World mental health day is celebrated every year on 10th October, since 1992. It deals with awareness and advocacy for social stigmas surrounding mental illness. With respect to this, my sole motivation for this article is to acknowledge the effect of climate change on the mental health of an individual.
Source: BBC, gettyimages
The above picture is of Mumbai’s Aarey colony protest, where more than a thousand trees were slashed down to make a metro rail project. It gives us the sense of a dead human body around which people are waiting for the lost. This analogy explains the fact that sooner or later, people start valuing the environment, but there is more to it.
Scholars in the field of climate change have well-argued in their papers, that environment degradations are the new security challenges for the states and possess a threat to its social and political stability. Due to the melting of ice and rising sea level, it is estimated that most of the low lands countries like Bangladesh and Maldives will completely sink by 2030. According to the fifth assessment report, by the Intergovernmental Panel for Climate Change IPCC, the rise of temperature above 1.5 degrees is the threshold and a rise beyond that can cause severe catastrophic damage to our environment.
These are well-researched consequences of climate change on the ecosystem and its sustainability. Beyond this, there are several other impacts of climate change, which are passively prevalent in society and are least addressed. One of them is eco-anxiety. The Psychologists claim that there are large numbers of people suffering from eco-anxiety over the issue of climate change. In simple terms, environmental degradation is affecting the human psyche, making people obsessed and frustrated at the same time, to save the environment.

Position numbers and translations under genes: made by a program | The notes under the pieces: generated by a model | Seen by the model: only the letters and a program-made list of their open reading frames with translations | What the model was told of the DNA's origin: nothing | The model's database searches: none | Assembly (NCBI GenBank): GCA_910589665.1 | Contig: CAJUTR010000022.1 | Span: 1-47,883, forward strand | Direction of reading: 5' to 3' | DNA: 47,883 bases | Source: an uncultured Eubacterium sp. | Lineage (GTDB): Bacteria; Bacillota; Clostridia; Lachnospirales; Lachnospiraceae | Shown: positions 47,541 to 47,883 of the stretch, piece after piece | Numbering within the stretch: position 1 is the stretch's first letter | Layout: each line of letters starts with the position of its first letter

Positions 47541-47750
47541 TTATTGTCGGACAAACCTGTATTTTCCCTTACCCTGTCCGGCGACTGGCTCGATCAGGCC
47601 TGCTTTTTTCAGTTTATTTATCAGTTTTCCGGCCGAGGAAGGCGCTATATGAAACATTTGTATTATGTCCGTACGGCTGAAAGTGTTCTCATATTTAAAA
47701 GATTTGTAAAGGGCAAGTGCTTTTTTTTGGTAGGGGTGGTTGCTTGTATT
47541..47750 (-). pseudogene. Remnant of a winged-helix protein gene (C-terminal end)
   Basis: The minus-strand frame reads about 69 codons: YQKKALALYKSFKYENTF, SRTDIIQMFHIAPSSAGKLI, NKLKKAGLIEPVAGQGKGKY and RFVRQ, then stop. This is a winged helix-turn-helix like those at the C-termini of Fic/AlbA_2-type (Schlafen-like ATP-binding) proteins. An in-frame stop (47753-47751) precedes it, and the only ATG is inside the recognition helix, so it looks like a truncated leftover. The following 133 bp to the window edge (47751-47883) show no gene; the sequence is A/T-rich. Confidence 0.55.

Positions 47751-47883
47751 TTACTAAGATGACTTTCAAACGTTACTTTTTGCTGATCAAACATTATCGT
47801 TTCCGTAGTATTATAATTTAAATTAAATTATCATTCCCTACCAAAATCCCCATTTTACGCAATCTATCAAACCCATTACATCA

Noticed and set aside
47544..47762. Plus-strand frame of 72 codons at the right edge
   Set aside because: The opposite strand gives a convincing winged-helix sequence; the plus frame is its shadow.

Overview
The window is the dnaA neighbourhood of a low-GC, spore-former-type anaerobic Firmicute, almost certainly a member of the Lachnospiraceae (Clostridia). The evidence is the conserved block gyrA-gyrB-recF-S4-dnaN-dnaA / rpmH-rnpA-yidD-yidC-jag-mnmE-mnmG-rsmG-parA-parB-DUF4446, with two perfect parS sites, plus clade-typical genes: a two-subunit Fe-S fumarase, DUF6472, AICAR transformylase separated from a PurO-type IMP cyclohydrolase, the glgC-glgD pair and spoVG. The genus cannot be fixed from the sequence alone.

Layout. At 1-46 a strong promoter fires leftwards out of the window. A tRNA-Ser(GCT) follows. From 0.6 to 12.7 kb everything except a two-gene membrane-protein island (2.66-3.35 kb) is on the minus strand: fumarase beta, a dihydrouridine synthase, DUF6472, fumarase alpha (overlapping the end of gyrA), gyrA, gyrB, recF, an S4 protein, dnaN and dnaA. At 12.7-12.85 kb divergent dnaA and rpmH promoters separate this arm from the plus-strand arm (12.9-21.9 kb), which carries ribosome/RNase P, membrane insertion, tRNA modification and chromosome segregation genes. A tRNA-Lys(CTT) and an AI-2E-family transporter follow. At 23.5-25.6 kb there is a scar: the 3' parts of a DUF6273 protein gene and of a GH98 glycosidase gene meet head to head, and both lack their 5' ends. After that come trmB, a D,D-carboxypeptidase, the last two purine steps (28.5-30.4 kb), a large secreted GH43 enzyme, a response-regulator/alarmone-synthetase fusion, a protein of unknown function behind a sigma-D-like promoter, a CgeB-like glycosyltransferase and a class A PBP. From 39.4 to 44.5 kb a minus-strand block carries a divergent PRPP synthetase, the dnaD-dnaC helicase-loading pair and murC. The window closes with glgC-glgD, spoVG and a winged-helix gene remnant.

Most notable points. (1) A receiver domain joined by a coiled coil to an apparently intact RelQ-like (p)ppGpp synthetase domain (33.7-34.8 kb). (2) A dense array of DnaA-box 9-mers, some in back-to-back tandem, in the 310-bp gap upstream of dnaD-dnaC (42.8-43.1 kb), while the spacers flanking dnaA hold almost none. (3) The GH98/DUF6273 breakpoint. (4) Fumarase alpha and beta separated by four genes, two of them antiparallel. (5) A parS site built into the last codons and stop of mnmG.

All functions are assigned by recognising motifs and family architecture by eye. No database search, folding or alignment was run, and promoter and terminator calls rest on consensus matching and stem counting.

It is leading to depression and hypersensitivity in people. According to this Reuter report, children are the most affected by eco-anxiety; they feel grief and pain for climate change and believe that climate change is revenge by nature, which the adults have exploited over the years. ‘Eco-anxiety includes, as mentioned in the American psychological association report produced in 2017, “chronic fear of environmental doom”.
The protest carries forward by the 15-year-old climate change activist Greta Thunberg since August 2018, has made a difference and raised people’s concerns about climate change. Her speech at the UN climate action summit on 23rd September, ‘How dare you’, calls for the adults to panic over climate change, it reflects the aggression, fear and frustration of a 16-year-old girl and many others like her all around the world. The children are frustrated to observe the permanent damage that has been done to nature and they feel they cannot do anything about it. In the documentary by BBC radio1 about eco-anxiety, Sam Johnston from Manchester says,
“When you go to sleep, and start thinking about everything- the state of the planet, really, and the potential future of it- knowing that there’s only so much you can do as one person. I think that’s anxiety- because you feel a bit powerless in it all.”
In my opinion, there is a thin line between a healthy activist to someone who falls prey to eco-anxiety. Another way this anxiety could gain ground is through the means of popular culture; the repercussions of climate change have been projected by many movies and series in recent times; web series like ‘Leila’ and the movie ‘2012’ are examples. They depict the horrendous condition of the future on earth.
The scholars are of the view that civil wars, also called eco-violence, are the major environmental security challenge that states may face shortly. According to the Indian think tank, NITI Aayog report, the four major cities of India, Delhi, Bengaluru, Chennai, and Hyderabad will run out of underground water affecting over 100 million people by 2025. This water crisis can be a reason for civil unrest among people, and its consequences will be severe on individual mental health.
Psychologists believe that through several measures, these anxieties could be managed. With respect to children, parents should talk to them about how they feel about climate change and make them believe that tackling it is not their sole responsibility. Adults should also talk about it and be the cause for change, with small efforts in the surrounding environment like workplaces and homes.
One should be conscious of everyday activities in fighting climate change. The small efforts towards change matter a lot if everyone contributes, keeping in mind the larger picture of environmental destruction happening around us.